Holy Cross Home Skip the Navigation
Search | Site Index | Directions | Web Services | Calendar
 About HC    |   Admissions   |   Academics   |   Administration   |   Alumni & Friends   |   Athletics   |   Library
Holy Cross Magazine
 Book Notes
  Class Notes
  In Memoriam
  Search the Magazine
  All Issues
  About the Magazine


























  Road Signs

In Search of the Double Vision

By James M. Kee

James M. Kee(The following is an excerpt from the address given by Associate Professor James Kee of the English department, upon his receipt of this year’s Distinguished Teaching Award. See Page 4 for coverage of the award ceremony.)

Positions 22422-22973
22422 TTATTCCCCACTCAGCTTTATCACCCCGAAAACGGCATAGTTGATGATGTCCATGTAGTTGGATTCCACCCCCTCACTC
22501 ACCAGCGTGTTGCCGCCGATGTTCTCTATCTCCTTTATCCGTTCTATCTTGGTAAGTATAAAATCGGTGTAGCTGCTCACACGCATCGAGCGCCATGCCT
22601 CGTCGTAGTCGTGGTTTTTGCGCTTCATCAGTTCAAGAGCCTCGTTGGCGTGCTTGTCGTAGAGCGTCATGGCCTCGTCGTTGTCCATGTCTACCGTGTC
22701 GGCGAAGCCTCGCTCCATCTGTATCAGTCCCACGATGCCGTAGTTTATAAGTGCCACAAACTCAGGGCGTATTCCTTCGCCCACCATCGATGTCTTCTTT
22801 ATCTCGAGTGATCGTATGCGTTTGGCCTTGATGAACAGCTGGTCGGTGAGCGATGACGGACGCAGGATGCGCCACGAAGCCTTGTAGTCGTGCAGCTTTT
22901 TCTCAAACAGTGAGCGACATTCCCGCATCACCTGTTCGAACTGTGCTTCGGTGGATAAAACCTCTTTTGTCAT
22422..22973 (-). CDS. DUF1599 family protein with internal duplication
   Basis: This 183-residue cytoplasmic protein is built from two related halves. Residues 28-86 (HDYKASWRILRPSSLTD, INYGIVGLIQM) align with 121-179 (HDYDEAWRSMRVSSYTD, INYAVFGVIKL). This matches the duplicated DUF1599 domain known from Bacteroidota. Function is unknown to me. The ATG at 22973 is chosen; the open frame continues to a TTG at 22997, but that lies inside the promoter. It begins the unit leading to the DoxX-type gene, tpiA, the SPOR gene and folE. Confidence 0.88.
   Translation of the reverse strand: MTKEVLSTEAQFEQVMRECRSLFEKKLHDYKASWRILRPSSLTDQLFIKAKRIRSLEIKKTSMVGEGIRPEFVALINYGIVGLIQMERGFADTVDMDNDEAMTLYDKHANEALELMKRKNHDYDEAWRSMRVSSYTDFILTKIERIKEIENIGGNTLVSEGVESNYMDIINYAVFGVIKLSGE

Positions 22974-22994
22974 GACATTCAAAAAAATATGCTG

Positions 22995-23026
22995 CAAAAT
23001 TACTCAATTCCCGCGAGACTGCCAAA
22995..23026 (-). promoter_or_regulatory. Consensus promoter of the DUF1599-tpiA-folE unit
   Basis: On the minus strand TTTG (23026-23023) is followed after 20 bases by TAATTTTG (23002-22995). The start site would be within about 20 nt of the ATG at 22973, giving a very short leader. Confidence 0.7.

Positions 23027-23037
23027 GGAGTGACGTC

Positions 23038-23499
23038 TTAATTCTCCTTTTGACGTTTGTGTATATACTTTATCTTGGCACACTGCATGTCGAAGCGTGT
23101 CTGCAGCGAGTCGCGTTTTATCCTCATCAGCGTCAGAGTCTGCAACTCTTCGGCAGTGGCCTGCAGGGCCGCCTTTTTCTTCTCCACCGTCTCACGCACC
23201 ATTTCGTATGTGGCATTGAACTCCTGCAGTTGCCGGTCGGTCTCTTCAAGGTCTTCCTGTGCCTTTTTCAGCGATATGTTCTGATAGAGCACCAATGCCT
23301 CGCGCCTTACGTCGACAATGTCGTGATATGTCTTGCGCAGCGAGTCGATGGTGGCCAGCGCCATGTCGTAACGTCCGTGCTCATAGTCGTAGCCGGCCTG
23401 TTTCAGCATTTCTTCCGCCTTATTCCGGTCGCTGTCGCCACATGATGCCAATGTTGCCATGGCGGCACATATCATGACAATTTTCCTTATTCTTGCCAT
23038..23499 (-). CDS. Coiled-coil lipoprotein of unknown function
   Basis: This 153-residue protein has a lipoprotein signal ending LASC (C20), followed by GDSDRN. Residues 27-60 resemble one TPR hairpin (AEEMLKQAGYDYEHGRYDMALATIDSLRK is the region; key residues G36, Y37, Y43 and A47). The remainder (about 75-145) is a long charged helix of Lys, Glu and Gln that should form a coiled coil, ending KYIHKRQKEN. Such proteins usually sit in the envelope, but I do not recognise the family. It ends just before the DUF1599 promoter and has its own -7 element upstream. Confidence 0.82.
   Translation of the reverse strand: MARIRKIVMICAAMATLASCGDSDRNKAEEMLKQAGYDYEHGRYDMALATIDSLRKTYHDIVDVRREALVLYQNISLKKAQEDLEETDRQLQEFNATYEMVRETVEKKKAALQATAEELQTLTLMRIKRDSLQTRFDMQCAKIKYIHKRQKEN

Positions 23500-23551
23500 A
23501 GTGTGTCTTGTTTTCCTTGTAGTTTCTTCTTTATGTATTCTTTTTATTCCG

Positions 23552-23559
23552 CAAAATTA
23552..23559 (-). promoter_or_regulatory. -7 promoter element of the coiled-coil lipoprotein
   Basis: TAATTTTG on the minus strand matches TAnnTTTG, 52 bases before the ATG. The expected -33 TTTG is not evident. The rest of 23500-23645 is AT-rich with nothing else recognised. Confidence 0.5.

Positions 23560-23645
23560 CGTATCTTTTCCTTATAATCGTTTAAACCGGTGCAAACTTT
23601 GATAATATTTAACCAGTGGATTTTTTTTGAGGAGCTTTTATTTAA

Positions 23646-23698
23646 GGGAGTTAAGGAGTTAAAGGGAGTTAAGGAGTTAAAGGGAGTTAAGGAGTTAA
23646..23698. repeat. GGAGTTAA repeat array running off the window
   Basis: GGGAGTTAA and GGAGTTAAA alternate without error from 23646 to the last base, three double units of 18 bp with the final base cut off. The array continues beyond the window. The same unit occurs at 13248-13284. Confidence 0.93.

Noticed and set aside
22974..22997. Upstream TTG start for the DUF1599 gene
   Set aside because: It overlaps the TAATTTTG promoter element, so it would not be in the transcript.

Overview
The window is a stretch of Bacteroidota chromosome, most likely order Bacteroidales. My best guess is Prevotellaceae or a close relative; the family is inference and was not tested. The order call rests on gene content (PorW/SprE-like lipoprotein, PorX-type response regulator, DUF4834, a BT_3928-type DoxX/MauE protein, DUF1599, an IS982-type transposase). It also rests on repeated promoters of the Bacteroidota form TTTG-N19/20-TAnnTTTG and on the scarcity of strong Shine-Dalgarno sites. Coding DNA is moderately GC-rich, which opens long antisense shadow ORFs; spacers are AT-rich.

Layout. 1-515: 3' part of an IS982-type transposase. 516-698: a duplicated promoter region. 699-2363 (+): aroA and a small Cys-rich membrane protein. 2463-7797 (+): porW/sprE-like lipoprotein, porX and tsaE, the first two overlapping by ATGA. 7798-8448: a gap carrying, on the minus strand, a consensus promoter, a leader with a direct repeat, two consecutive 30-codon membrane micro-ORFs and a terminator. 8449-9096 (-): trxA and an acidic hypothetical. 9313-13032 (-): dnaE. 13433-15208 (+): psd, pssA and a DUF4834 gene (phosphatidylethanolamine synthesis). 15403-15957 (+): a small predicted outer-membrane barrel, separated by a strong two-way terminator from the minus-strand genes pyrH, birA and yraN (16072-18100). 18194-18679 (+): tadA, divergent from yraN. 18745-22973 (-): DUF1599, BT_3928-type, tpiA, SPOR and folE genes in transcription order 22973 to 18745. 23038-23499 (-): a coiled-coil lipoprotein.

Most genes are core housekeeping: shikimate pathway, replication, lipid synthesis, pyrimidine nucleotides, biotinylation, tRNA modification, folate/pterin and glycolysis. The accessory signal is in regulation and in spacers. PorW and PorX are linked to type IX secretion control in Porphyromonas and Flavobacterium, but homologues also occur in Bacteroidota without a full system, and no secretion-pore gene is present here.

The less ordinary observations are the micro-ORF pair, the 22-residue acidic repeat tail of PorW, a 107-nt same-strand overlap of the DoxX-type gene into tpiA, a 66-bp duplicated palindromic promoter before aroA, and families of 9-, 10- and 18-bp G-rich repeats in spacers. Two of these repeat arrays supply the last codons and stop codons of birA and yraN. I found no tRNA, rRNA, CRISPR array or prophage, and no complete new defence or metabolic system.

am much aware that I share a sentiment with many previous recipients of this award. There is simply no way to achieve a measure of distinction in teaching by oneself. Whatever the merits of my teaching, I know that I would never have grown as a teacher were it not that I have been part of an extremely dedicated teaching faculty. When I arrived at Holy Cross, four of the first 10 faculty members who would receive this award were colleagues of mine in the English department: Ed Callahan, Tom Lawler, Bob Cording, and Helen Whall. I had a lot of work to do if I were to come up to the standards set by them. And even now, when I can readily admit that I am a better teacher than I was 26 years ago, I know that, at my best, there are always some students I do not manage to reach. Fortunately, almost all students at Holy Cross eventually find mentors who make an important difference in their lives. I am thus grateful for the honor being bestowed upon me personally today; but I am equally honored to represent all of you as we celebrate and reflect upon what teaching means at this college.